Interview with Organist Jonathan Oldengarm

Photo Credits: Naomi Struik and Bonnie Nichol

In celebration of Canada’s 150th birthday, Pro Organo Ottawa and RCCO presents Jonathan Oldengarm in Concert February 24th 2017 at 7:30pm.

Jonathan Oldengarm was born in Ottawa and is now living in Montreal. He is active as a recitalist, teacher and church musician. Dr. Oldengarm holds degrees in organ and harpsichord from Wilfrid Laurier and McGill Universities and also studied at the Hochschule für Musik in Stuttgart, Germany. He is a Fellow of the Royal College of Organists and sits on its professional certification committee. He is also a member of the Organs Committee of the Quebec Religious Heritage Commission (Patrimoine réligieux).

Since 2008, he has been Director of Music at the Church of St. Andrew and St. Paul. Additionally, he teaches liturgical organ playing, accompaniment and improvisation at the Schulich School of Music of McGill University.

The program on February 24th will coincide with Canada’s 150th Birthday celebrations. Dr. Oldengarm will, consequently, perform works by the following Canadian composers : Sir Ernest Macmillan, Florence Durell Clark, Healey Willan, Gilles Maurice Leclerc, Gerald Bales, Barrie Cabena, and Rachel Laurin.

Ottawa Life's Justina McCaffrey had the opportunity to interview Jonathan.

OTTAWA LIFE: Jonathan, how did you come to having an interest in the church organ?

Jonathan Oldengarm: I started to take piano lessons when I was about five, and suddenly became really interested in the organ when I was about 11 or 12. There weren't many good pipe organs in that area of southern Ontario, but my parents had some LPs of great European instruments that I listened to over and over. The visual aspect of a beautiful instrument in a beautiful and ancient church building, the huge, resonant acoustics and the rich, timeless sound captivated me then and still captivates me now!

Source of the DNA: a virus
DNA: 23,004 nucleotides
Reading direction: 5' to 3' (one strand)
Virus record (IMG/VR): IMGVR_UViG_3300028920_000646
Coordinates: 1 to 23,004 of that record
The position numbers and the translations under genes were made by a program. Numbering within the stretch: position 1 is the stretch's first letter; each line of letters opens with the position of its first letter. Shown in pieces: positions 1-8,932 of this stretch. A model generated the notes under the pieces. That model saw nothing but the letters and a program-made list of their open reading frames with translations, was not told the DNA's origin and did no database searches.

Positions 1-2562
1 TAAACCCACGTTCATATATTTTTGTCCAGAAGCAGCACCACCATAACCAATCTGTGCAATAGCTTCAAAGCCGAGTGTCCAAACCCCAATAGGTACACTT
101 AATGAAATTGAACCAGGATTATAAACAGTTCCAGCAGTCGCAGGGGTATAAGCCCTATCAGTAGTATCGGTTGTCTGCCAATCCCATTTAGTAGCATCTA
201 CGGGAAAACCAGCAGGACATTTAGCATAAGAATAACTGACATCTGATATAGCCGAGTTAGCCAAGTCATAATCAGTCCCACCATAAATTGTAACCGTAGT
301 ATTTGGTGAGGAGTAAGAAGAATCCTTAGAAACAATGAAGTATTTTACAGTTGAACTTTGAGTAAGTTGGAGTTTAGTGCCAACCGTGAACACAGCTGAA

How different is playing the organ from playing the piano?

The biggest difference is in the nature of the sound. When we play a note on the piano, the sound immediately starts to fade away. A note played on the organ stays on until it's released. Also, it's possible to play notes more loudly or softly on the piano. At the organ, every note is either "on" or "off". In general, on the piano we're more focused on the beginning of each note (how loud or soft it is), while on the organ we're more focused on the end of the note, and how we release it. The piano has one keyboard of 88 keys; the organ can have up to five or more keyboards for the hands, and a pedal keyboard for the feet. Dimensions of the keys are virtually identical on every modern piano, while there's not much standardization at the organ: different historical and national schools can have very different measurements for the keys, pedals, etc. Every instrument is thus a new adventure!

It must be very difficult for you to find the rehearsal facility. Tell me about the process.

That aspect is the hardest at the beginning of an organist's training. Usually once one has a church position it's possible to practice there, but in order to get to a level to have such a position, one has to practice! Almost everyone whom I know in the business has been taken under the wing of a senior colleague who's gone out of his or her way to give the youngster access and opportunity. Almost all of us recognize this and are happy to pay it forward to the next generation of aspiring organists as much as we can.

Which composers to you enjoy playing the most.